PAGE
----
In contrast, conventional electronics, such as those in the integrated circuits of computers or mobile phones, do this by controlling the electrical charge of electrons rather than their spin. Further, Spintronics has the potential to significantly increase the amount of information a computer can store and process, because spin gives an electron two fundamental states instead of one - spin up and spin down. This means that information can be stored in arbitrary combinations of these two states.

In order to advance spintronics, materials which combine both magnetic and semiconducting properties need to be found. The researchers believe that MPc, which is an organic semiconductor, holds the answer and now the aim is to exploit the spin inherent in its metal atoms.

One of the economic and environmental issues faced by chemical industries is ‘sustainability.’ Give us an update as to where does the Indian dye industry stand in terms of sustainability?

Some of the new reactive dyes are contributing to the sustainability of one of the earth’s most precious resources - water. The product significantly reduces water and energy consumption, as well as carbon dioxide emissions, during the dyeing and washing-off process. This will save consumption of water to a great extent. Also, the number of rinsing baths to obtain the required fastness properties is thus greatly reduced. As per the available data, it is reported that the cotton mills using the new product have saved 32 million gallons (121 million litre) of fresh water.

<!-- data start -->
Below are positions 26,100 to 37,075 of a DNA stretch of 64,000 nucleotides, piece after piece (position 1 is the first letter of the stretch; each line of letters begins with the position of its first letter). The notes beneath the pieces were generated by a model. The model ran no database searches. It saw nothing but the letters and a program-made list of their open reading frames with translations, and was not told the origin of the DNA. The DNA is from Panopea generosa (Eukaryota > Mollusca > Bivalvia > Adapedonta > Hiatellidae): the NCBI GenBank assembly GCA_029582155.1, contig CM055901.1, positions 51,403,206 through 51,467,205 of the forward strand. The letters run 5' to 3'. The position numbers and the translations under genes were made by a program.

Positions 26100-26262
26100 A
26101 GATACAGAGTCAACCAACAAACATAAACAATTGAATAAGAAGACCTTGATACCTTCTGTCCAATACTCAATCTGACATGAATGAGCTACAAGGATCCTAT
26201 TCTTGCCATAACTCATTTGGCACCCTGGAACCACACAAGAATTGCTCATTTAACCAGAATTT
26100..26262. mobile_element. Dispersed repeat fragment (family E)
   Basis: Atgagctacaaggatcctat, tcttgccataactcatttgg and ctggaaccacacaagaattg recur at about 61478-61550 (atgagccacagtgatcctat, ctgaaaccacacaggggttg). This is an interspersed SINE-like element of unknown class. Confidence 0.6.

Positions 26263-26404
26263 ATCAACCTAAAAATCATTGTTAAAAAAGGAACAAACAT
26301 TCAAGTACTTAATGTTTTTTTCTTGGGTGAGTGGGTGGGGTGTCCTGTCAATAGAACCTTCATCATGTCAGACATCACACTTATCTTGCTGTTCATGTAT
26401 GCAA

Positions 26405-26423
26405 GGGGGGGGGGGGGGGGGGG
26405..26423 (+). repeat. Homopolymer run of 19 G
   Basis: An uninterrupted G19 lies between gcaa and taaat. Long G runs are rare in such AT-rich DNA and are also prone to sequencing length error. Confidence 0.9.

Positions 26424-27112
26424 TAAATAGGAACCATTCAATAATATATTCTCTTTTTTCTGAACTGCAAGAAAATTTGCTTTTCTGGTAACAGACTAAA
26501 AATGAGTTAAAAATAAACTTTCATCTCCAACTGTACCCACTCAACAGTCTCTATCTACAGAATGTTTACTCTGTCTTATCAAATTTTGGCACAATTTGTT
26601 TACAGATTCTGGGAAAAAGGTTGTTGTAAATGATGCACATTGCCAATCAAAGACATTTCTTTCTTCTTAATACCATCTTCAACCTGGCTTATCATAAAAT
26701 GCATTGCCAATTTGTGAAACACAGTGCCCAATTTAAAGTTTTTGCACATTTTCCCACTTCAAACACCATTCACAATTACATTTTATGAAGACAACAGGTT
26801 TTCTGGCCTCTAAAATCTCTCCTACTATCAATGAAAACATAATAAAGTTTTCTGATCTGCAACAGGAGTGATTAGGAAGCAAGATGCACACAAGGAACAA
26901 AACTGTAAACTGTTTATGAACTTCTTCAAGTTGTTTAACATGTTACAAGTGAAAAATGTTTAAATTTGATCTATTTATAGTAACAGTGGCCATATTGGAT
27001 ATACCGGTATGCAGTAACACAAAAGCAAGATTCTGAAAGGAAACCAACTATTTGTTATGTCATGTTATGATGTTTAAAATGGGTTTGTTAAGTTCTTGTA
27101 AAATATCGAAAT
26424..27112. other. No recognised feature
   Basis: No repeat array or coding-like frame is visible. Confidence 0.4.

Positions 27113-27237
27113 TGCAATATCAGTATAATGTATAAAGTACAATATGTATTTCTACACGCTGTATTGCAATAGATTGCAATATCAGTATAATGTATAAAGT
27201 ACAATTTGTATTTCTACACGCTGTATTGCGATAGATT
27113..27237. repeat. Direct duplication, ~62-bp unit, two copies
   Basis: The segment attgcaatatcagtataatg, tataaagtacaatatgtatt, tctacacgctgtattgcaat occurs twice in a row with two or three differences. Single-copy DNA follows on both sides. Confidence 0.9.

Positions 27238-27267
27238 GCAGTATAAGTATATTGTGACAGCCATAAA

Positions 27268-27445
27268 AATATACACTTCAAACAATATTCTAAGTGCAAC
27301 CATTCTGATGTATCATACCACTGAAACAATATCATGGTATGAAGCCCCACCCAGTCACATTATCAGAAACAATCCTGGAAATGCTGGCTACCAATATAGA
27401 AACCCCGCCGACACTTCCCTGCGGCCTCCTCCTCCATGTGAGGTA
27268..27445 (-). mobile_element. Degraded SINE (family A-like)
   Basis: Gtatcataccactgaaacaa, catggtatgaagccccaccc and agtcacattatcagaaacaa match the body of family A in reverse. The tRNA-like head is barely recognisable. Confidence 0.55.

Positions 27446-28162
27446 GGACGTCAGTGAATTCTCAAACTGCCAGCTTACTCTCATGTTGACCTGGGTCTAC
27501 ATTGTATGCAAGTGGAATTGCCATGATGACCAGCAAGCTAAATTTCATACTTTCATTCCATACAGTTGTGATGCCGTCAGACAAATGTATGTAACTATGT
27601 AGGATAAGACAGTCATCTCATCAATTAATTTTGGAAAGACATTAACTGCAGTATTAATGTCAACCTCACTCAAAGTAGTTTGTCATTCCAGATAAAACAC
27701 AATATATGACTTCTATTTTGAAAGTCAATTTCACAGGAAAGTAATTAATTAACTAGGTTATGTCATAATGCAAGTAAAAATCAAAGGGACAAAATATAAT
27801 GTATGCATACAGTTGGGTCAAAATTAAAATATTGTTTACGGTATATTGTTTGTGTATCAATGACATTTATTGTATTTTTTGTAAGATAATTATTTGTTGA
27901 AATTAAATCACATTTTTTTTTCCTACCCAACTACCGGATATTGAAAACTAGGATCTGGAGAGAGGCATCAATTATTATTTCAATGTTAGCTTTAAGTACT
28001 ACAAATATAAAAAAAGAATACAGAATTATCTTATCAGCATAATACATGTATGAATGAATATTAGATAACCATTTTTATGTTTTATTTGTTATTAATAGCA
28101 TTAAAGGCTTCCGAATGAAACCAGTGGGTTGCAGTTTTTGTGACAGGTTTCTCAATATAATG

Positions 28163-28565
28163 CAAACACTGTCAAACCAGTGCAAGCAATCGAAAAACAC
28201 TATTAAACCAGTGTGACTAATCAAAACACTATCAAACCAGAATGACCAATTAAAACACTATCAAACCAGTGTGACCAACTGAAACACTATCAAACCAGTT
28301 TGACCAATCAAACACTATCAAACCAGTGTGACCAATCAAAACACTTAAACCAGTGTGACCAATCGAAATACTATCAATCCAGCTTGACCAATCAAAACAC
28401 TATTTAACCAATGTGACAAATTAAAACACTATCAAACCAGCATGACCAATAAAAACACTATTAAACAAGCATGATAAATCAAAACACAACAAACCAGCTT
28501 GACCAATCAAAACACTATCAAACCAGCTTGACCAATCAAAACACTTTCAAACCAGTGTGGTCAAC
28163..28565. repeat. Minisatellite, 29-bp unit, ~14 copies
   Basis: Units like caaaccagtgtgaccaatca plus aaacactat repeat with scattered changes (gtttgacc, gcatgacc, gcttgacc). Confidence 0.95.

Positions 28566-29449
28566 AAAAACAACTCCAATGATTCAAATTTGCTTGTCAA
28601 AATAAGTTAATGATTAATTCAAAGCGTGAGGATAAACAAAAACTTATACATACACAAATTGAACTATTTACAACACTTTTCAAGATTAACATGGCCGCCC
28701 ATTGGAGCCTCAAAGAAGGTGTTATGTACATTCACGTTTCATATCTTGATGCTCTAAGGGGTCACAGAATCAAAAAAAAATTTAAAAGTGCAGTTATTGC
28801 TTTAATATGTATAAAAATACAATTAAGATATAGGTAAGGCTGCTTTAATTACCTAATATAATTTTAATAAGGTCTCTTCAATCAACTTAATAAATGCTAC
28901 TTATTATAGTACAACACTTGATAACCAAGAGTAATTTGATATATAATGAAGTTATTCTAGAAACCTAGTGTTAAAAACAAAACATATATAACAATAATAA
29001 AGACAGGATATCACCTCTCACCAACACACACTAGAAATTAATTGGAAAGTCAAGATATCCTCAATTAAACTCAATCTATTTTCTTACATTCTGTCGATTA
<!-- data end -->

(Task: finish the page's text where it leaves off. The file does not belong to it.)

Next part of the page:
Additionally what is the adoption of ‘green chemistry,’ both for manufacturing process and products in the dye industry?

Textile manufacturing involves some of the world’s most resource-wasting processes. According to the Environmental Protection Agency, it takes about 2,900 gallons of water to produce a single pair of jeans. Most of this water is used in what’s known as wet processing, as well as in the dyeing of fabric.

A new process called Advanced Denim can produce a pair of jeans using up to 92 per cent less water and up to 30 per cent less energy than conventional methods. The process also generates up to 87 per cent less cotton waste (which is often burned) and virtually no waste water. While traditional denim production requires up to 15 dyeing vats that contain a cocktail of chemicals the process uses a single vat of liquid sulfur dyes that require only a single, sugar-based reducing agent. The reducing agent as compared to sodium hydrosulfite, is a much greener alternative to traditional reducing agents.